history being made each day

August 4, 2017

The wheat was ripe but there was no one there to cut it now, and tank tracks led through it to where the tanks lay pushed into the hedge that topped the ridge that looked across the wooded country to the hill we would have to take tomorrow. There was no one between us and the Germans in that wooded country and on the hill. We knew they had some infantry there and between fifteen and forty tanks. But the division had advanced so fast that the division on its left had not come up, and all this country that you looked across, seeing the friendly hills, the valleys, the farmhouses with their fields and orchards, and the gray-walled, slate-roofed buildings of the town with its sharp-pointing church tower, was all one open flank. All of it was deadly.

The division had not advanced beyond its objective. It had reached its objective, the high ground we were now on, exactly when it should have. It had been doing this for day after day after day after week after month now. No one remembered separate days any more, and history, being made each day, was never noticed but only merged into a great blur of tiredness and dust, of the smell of dead cattle, the smell of earth new-broken by TNT, the grinding sound of tanks and bulldozers, the sound of automatic-rifle and machine-gun fire, the interceptive, dry rattle of German machine-pistol fire, dry as a rattler rattling; and the quick, spurting tap of the German light machine-guns—and always waiting for others to come up.

It was merged in the memory of the fight up out of the deadly, low hedgerow country onto the heights and through the forest and on down into the plain, by and through the towns, some smashed, and some intact, and on up into the rolling farm and forest country where we were now.

History now was old K-ration boxes, empty foxholes, the drying leaves on the branches that were cut for camouflage. It was burned German vehicles, burned Sherman tanks, many burned German Panthers and some burned Tigers, German dead along the roads, in the hedges and in the orchards, German equipment scattered everywhere, German horses roaming the fields, and our own wounded and our dead passing back strapped two abreast on top of the evacuation jeeps. But mostly history was getting where we were to get on time and waiting there for others to come up.

Now on this clear summer afternoon we stood looking across the country where the division would fight tomorrow. It was one of the first days of the really good weather. The sky was high and blue, and ahead and to our left, our planes were working on the German tanks. Tiny and silver in the sun, the P-47s came in high in pairs of pairs and circled before peeling off to dive-bomb. As they went down, growing big-headed and husky-looking in the snarl of the dive you saw the flash and the smoke of the bombs and heard their heavy thud. Then the P-47s climbed and circled again to come down strafing, smoke streaming gray behind them as they dived ahead of the smoke their eight big .50s made as they hammered. There was a very bright flash in the trees of the wooded patch the planes were diving on, and then black smoke arose and the planes came down strafing again and again.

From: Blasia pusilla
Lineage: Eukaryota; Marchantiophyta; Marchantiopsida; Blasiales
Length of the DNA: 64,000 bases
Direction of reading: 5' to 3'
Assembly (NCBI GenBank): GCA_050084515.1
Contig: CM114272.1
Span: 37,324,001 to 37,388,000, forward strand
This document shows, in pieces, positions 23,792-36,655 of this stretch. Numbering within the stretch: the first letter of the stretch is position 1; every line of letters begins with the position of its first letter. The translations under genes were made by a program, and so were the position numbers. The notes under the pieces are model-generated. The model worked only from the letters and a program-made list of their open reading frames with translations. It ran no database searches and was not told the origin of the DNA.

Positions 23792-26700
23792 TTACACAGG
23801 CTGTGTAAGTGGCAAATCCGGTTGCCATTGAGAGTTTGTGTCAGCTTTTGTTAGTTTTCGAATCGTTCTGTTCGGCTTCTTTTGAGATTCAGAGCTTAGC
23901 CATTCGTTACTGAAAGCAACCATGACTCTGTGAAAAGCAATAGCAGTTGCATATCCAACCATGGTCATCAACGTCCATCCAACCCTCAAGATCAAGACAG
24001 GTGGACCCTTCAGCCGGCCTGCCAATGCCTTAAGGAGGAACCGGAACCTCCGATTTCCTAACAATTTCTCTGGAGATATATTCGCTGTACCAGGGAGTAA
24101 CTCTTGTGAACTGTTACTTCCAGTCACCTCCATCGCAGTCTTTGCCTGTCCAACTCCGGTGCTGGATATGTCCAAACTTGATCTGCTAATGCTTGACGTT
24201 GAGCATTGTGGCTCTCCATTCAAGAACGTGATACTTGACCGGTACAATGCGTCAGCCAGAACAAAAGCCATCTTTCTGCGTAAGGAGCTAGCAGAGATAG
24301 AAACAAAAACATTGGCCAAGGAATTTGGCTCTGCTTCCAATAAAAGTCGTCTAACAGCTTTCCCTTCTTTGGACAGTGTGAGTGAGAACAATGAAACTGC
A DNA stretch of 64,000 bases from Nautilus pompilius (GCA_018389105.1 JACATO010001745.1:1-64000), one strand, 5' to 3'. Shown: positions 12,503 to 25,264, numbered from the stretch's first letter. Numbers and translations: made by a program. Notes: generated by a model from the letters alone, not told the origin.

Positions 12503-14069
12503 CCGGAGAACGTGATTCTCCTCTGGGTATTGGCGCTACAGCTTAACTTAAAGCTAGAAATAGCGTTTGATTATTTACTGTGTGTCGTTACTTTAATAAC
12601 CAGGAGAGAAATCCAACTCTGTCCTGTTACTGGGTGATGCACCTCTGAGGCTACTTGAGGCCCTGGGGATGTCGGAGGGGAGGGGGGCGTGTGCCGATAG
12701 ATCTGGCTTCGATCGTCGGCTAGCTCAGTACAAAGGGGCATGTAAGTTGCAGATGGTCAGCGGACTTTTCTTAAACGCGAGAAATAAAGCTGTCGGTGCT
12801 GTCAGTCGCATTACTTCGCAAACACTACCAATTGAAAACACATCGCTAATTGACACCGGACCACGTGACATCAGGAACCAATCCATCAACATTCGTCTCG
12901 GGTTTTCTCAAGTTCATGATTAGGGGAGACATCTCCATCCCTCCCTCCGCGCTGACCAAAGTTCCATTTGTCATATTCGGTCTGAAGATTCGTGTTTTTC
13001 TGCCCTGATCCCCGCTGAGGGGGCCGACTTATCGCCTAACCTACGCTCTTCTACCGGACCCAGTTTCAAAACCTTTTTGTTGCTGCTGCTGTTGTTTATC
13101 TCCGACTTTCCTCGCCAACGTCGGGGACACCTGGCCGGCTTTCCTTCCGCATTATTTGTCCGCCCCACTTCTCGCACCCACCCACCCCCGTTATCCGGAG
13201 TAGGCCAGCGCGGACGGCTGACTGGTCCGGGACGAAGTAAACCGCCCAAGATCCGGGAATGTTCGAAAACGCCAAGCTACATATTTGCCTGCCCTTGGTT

“They got a Jerry tank then,” one of the tank men said.

“That’s one of the b—s less.”

“Can you see him with your glasses?” another helmeted tank man asked me.

I said, “The trees hide him from this side.”‘

“They would,” the tank man said. “If we used cover like those damned Krauts, a lot more guys would get to Paris or Berlin or wherever it is we’re going.”

“Home,” another man said. “That’s all I care about going. That’s where I’m going. All those other places will be off limits anyway. We’re never going in no town.”

“Take it easy,” another soldier said. “Take it a day at a time.”

“Say, correspondent,” another soldier called. “One thing I can’t understand. You tell me, will you? What are you doing here if you don’t have to be here? Do you do it just for the money?”

“Sure,” I said. “Big money. Lots of money.”

“It don’t make sense to me,” he said seriously. “I understand anybody doing it that has to do it. But doing it for money don’t make sense. There ain’t the money in the world to pay me for doing it.”

A German high-explosive shell with a time fuse cracked overhead and to our right, leaving a black puff of smoke in the air.

“Those lousy Krauts shot that stuff too high,” the soldier who wouldn’t do it for money said.

Just then the German artillery started shelling the hill on our left where one of the battalions of the first of the three infantry regiments in the division lay above the town. The side of the hill was jumping into the air in spurting dark fountains from the multiple bursts.

“They’ll shoot on us next,” one of the tank men said. “They’ve got good observation on us here.”

“Lay down under the back of the tank there if they start to shoot,” the big tank man who had told the other soldier to take it a day at a time said. “That’s the best place to be.”

“She looks sort of heavy,” I told him. “Suppose you have to start backing out in a hurry?”

“I’ll holler to you,” he grinned. Our 105s opened up behind us in counter-battery fire, and the German shelling stopped. A Piper Cub was circling slowly overhead. Another was off to the right.

“They don’t like to shoot when those Cubs are up,” the big tank man said. “They spot the flashes, and then our artillery gives them hell or the planes go in after them.” We stayed there a while but the German artillery only opened at intervals on the hill the battalion was holding. We were not attacking.

“Let’s go back and see where the rest of the combat command has got to,” I said.

“Okay,” said Kimbrough, who drove the captured German motorcycle we rode on. “Let’s go.”

Ernest Hemingway
The GI and the General
Colliers Weekly, November 4, 1944

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